Although Bew knew that Fuller was a drug dealer, he did not know Fuller's customers nor did he typically share his customers with Fuller. Bew testified that Fuller was "his own man" and that they kept the customer "end of the business separate." But on one occasion, Bew brought Fuller a customer, Kendrick Pruitte, who wanted to purchase rerock cocaine. It is unclear whether Fuller actually sold Pruitte cocaine, but Bew testified he "believe[s] that they hooked up."

Bew testified that in addition to selling Fuller cocaine, he would occasionally buy small amounts from Fuller when his supply was low. Bew would also seek Fuller out for payments when he needed money to replenish his own cocaine supply. On one such occasion Bew called Fuller to say that he needed money to buy more cocaine, and Fuller agreed to pay him the $1,000 he owed from a previous transaction. Three days later they spoke again, and when Bew pressed Fuller for money so he could go to his suppliers, Fuller asked for more time to sell his cocaine so he could get the money Bew needed.

In addition to Bew's testimony, the government offered transcripts of recordings taken from wiretaps of Bew's phone conversations. Of the approximately 12,000 intercepted calls during a two-month period, 39 involved conversations between Bew and Fuller. The recordings reveal that Bew and Fuller used code words when discussing their drug deals, with "basketball" or "pool table ball" referring to three grams of "work," or cocaine. In the first call, Bew asked Fuller for the $3,500 he owed for 41/2 ounces of rerock cocaine that Bew had fronted him. Bew later informed Fuller that he had overpaid by $100 for a previous drug purchase. In another call Fuller told Bew to go to the hotel where he was staying to pick up cocaine out of the cigar box where he kept his stash.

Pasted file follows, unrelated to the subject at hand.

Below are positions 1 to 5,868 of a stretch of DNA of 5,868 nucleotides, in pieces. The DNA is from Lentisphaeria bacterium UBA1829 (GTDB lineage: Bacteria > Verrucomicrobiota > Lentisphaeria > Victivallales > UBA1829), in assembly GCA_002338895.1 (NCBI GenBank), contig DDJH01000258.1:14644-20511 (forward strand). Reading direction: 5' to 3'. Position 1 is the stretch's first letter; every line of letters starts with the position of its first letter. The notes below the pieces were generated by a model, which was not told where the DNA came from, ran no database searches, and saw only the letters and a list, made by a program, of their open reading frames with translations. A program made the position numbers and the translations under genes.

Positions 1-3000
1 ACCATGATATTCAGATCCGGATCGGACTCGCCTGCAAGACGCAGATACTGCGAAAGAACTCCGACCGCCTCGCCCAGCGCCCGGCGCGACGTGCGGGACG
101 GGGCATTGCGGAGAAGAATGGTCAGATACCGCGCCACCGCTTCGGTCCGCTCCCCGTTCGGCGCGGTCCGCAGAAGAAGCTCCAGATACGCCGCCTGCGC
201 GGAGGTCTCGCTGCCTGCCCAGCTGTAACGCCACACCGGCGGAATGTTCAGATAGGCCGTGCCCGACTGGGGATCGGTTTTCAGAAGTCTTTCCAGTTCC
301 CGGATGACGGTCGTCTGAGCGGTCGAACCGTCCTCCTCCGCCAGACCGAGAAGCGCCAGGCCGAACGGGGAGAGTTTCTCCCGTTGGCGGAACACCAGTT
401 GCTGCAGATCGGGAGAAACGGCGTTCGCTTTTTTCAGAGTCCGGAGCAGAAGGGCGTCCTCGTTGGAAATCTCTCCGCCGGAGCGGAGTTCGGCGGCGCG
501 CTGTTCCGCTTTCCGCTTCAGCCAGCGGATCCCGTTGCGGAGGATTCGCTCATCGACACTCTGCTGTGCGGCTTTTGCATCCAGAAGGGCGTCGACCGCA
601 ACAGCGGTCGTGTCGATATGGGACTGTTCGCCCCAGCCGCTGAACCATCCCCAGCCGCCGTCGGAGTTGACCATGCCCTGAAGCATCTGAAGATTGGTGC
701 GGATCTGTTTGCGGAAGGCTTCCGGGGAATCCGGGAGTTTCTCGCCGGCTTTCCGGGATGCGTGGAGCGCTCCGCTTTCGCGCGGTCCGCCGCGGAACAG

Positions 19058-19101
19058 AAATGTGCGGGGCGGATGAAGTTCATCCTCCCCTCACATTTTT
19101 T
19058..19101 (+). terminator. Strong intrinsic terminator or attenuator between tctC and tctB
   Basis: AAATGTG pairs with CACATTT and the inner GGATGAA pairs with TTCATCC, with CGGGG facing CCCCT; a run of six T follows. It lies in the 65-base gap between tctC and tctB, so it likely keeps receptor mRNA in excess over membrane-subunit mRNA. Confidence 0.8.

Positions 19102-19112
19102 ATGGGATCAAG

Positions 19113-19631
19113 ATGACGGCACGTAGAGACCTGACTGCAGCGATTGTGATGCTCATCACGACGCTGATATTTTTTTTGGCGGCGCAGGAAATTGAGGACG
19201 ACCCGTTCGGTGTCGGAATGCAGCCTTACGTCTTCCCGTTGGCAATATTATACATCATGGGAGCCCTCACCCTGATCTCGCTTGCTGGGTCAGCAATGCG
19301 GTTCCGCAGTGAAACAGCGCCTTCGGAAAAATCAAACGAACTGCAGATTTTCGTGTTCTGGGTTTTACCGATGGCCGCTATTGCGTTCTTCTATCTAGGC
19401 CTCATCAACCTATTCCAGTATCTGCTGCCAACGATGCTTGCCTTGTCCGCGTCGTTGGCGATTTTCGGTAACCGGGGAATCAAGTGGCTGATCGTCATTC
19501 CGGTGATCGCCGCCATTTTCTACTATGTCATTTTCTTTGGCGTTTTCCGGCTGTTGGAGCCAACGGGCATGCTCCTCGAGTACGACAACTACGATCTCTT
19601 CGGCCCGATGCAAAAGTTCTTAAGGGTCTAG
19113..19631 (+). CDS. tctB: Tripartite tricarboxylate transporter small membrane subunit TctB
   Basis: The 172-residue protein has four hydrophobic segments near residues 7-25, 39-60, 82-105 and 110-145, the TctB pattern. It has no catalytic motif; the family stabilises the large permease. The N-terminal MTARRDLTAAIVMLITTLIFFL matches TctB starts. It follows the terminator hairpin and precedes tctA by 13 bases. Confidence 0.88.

Before jury deliberations began, the district court instructed the jury that "[t]he existence of a simple buyer/seller relationship between a defendant and another person without more is not sufficient to establish a conspiracy even where the buyer intends to sell cocaine/cocaine base." The jury found both Fuller and Johnson guilty of conspiracy. It returned a special verdict finding that Fuller had participated in a conspiracy involving more than 500 grams of cocaine, and that Johnson had participated in a conspiracy involving more than 500 grams of cocaine and at least 50 grams of crack. Both Johnson and Fuller filed motions for a new trial; the district court denied each of them.

At Johnson's sentencing, the district court found that Johnson was responsible for 134 grams of crack and 2 kilograms of powder cocaine. Using the drug equivalency table set forth in § 2D1.1(c)(3) of the sentencing guidelines, the court applied a base offense level of 34. The court also found that Johnson had threatened Bew when they were in lockup together during the trial; Johnson told Bew he would be killed in jail for cooperating with the government. The court accordingly added a two-level enhancement for obstruction of justice, see U.S.S.G. § 3C1.1, and after considering the sentencing factors set forth in 18 U.S.C. § 3553(a), sentenced Johnson to 262 months in prison, the low end of the guidelines range for Johnson's level IV criminal history and total offense level of 36.

At Fuller's sentencing, the district court found while overruling Fuller's objection that he was responsible for more than 500 grams of cocaine. The court based its finding on Bew's testimony that he sold Fuller at least 27 ounces, or approximately 750 grams, of cocaine in 2003. The court calculated a total offense level of 34, see U.S.S.G. ยง 2D1.1(c)(3), which, when applied against Fuller's criminal history category of VI, ...